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Compressed Air

Compressed air systems are used in a variety of processes within the food production environment. These systems supply compressed air for processing and packaging equipment functions, as well as for cleaning of the facility and equipment. Since compressed air systems can be used in a variety of food plant applications, the system design needs to consider possible food safety aspects of how the compressed air will be used. A compressed air system is comprised of three basic components: air compressors, air dryers, and air filters.

Air Compressors

Compressed air that contacts food in any way must be free of contaminants. Contaminants include water vapor, moisture, solid particulates (including spores), oil aerosols and vapors. Two basic types of air compressors are used in a food facility:

Oil-injected compressors 

Oil-injected compressors are less expensive and require less maintenance. They also tend to tolerate warmer and cooler operating environments better. Food-grade lubricants must be used with these compressors.

Oil-free compressors

Oil-free compressors reduce the risk of oil entering a food product. These units require careful maintenance and a temperature-controlled environment. They are also more costly compared with oil-injected units.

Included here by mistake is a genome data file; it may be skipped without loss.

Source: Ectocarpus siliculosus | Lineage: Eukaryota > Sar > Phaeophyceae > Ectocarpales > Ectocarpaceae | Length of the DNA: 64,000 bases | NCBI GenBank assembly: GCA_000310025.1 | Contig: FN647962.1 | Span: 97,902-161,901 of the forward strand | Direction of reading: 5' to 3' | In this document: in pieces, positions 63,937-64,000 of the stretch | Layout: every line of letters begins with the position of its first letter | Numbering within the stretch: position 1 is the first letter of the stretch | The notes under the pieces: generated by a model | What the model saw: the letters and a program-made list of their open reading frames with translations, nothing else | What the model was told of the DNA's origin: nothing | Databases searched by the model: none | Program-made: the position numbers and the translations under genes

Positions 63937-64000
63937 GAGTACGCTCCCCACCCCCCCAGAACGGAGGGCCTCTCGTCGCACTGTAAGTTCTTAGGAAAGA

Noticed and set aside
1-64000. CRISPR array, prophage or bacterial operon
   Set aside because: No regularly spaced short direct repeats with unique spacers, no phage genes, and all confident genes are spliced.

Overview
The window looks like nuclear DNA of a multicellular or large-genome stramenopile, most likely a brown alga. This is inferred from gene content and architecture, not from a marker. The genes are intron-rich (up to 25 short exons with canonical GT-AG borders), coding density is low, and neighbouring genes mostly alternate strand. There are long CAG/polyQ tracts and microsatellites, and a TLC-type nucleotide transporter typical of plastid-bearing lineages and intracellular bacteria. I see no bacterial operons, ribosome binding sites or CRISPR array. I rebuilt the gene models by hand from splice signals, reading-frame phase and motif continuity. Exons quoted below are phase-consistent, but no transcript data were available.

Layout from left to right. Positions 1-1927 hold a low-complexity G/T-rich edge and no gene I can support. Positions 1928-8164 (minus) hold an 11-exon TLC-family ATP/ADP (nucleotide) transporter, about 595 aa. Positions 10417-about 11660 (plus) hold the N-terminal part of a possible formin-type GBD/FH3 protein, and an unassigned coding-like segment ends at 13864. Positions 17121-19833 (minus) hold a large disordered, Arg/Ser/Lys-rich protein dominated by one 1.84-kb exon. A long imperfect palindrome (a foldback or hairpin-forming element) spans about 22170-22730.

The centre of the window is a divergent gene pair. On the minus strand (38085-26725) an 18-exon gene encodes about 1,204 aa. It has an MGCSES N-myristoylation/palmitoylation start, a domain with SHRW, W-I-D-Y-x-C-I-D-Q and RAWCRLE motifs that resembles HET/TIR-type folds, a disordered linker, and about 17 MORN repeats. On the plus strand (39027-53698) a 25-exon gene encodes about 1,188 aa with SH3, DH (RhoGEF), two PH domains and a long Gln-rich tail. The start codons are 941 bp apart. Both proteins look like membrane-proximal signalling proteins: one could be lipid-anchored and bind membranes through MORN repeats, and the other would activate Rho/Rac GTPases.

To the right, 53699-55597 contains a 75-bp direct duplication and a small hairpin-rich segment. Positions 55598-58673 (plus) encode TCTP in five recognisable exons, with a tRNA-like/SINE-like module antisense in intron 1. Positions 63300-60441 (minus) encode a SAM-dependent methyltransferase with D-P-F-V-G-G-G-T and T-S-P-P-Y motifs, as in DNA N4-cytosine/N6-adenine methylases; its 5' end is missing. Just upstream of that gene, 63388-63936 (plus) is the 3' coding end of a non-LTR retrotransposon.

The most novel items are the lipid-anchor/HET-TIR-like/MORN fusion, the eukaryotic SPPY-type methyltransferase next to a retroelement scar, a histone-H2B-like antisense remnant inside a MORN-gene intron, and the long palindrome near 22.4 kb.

Air Dryers

Compressed air contains trapped water vapor as part of the compression process. This vapor will condense in the air lines after exiting the compressor. To reduce the moisture in the air lines, an air dryer is required. Two basic types of air dryers are utilized:

Refrigerated air dryer

A refrigerated air dryer will reduce the compressed air dew point to approximately 36 °F by cooling the air and condensing the water vapor. It is not possible to achieve dew points below freezing with a refrigerated air dryer.

Desiccant air dryers

Desiccant air dryers remove the vapor by flowing the compressed air through a desiccant material bed which absorbs the water vapor. These systems contain two “towers” containing the desiccant bed. The bed in the first tower will eventually reach its maximum absorption capacity. When that occurs, the air is switch to the second tower located alongside the first. The first bed is then regenerated to remove the absorbed water by heating the bed. Desiccant dryers can deliver air at consistently low dew points: typically, -40 °F or less. This technology is a good choice when the compressed air is subject to freezing conditions.
Our engineers are familiar with the air dryers available, as well as the energy and costs associated with each option.

Air Filters

A filter should be installed at the point of use for each compressed air line. This filter will remove any remaining water that may have accumulated in the line, as well as any oil or other contaminates. Our team understands the various filtration products and associated maximum micron ratings that may be necessary for the removal of solid particles, oil (coalescing filters) and oil vapors (activated carbon filters).

When compressed air enters a food prep, production, packaging, or storage area—but does not meet food directly—it is considered non-contact, yet high-risk. This situation occurs with processes such as blow molding, where air is used to create packaging prior to filling (or in blow-off applications in bakeries to remove dust from equipment). Compressed air is also used in sanitation system for the creation of foam at cleanup stations.